Magazine article Editor & Publisher

Get with the Program

Magazine article Editor & Publisher

Get with the Program

Article excerpt

The editorial department is the biggest problem in a newspaper's marketing dynamic, said Stuart Garner, president and CEO of Thomson Newspapers.

Asserting that newspapers must be market-driven to stay alive in an era of intense competition and declining readership, Garner went on to say: "It makes me angry to see complacency in lots of newspaper departments, particularly among editors and journalists sitting in ivory towers believing they're on God's work and above all this marketing stuff.

"God's work it may be, but God didn't give them the right to bore the pants off readers."

In remarks to the International Newspaper Marketing Association's 67th annual convention in Los Angeles, Garner, who began his career as a reporter, said Thomson has seen the light on the importance of total newspaper marketing and profits have risen accordingly

The Thomson Corp., whose international holdings include 71 daily newspapers, will have revenues in excess of $1 billion and a profit of nearly $200 million this year, Garner said.

But from 1989 to 1993, he noted, the firm's compound annual growth rate was 1.5%, well below inflation, and profits were dropping at a compounded rate of 13%, sliding from $330 million to $175 million.

Through all this, circulation consistently fell, he recalled. "We were dead in the water."

In 1993, Garner said, the company adopted a new strategy.

"We quite simply had had the business back to front," he explained. "We were cost-driven, not revenue-driven. We were product-driven, not market-driven. We were price-driven, not customer value-driven."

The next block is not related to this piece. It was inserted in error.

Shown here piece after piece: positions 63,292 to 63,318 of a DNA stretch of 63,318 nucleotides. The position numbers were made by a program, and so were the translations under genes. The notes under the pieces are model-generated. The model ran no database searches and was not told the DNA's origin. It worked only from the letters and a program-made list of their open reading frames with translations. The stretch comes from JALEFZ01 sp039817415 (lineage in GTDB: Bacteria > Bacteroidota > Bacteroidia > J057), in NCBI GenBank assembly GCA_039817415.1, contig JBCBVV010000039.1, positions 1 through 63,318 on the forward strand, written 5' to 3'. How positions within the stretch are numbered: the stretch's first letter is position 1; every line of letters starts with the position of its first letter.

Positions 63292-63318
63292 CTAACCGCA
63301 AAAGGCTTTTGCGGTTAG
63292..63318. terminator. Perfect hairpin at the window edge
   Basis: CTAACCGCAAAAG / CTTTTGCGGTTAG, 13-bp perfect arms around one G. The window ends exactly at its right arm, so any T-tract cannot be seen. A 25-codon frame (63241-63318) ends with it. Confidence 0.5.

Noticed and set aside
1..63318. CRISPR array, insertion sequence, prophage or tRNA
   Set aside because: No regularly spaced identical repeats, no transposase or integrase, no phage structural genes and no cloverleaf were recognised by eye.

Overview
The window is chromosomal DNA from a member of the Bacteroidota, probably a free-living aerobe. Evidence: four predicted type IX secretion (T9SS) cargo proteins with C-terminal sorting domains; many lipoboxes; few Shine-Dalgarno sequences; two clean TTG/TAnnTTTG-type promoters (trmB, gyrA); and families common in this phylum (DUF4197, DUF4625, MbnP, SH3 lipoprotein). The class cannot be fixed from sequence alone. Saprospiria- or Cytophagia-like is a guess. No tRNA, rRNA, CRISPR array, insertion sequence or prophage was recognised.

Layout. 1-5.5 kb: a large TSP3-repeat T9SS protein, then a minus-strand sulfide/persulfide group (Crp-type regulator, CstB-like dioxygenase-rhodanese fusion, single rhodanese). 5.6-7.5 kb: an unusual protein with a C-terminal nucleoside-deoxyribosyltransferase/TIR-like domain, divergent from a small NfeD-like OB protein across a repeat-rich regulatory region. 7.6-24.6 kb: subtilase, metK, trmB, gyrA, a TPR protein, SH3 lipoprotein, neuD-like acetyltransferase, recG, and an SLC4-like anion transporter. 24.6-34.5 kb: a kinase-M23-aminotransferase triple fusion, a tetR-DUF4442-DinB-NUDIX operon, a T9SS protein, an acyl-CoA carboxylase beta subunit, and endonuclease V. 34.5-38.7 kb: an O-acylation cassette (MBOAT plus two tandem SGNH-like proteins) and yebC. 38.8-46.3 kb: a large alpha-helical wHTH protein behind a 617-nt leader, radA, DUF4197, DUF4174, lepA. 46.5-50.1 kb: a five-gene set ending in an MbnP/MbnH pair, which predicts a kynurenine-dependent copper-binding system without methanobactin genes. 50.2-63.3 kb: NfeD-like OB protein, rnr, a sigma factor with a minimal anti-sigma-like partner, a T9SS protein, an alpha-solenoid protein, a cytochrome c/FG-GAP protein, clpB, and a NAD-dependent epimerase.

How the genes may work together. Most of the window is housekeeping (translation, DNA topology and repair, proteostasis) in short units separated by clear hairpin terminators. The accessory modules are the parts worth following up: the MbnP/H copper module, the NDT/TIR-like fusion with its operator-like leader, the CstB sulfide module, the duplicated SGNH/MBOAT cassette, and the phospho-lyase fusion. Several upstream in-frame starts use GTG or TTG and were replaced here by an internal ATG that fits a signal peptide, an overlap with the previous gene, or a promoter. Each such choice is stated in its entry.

Many other newspapers were in the same situation, Garner said, adding, "The sad thing is that there are still lots of players in the newspaper industry who haven't changed at all."

What rescued Thomson, he claimed, was its selling off of 70 of its papers and pulling the rest into Strategic Marketing Groups (SMG) to maximize synergies. The U.S. and Canadian papers are grouped in a way that gives them strength and diversity of talent to better serve regional markets, the speaker said.

The key to the new approach was "to stop thinking as a newspaper company, to look at ourselves and ask, what do we do well?" Garner said. "What were our core competencies and how could we leverage them for maximum benefit?"

To make the SMG strategy work, he continued, Thomson joined its newspapers, printing facilities and distributing arm for new marketing solutions. As an example, he said, the company's eight dailies in Canada, its Thomson Web Printing Brand, and Thomson Distribution Services are used for product development, niche publications and other new media.

"All of them," Garner emphasized, "were focused on satisfying customers' real needs -- not on selling yet another ad to that automotive dealer or writing yet another column for the newspaper, but focused on providing total solutions for the customers in our marketplace."

The idea, he said, is to strengthen the company's core product, its newspapers, while exploiting new products and revenues. At the same time, new competencies in marketing and new media are meshed with the original newspaper competencies, he added.

An effective marketing strategy depends on editorial cooperation, Garner contended, declaring that "marketing should be the king for all editors. They should forget what university professors stuffed into their heads, find out what readers really want and give it to them. …

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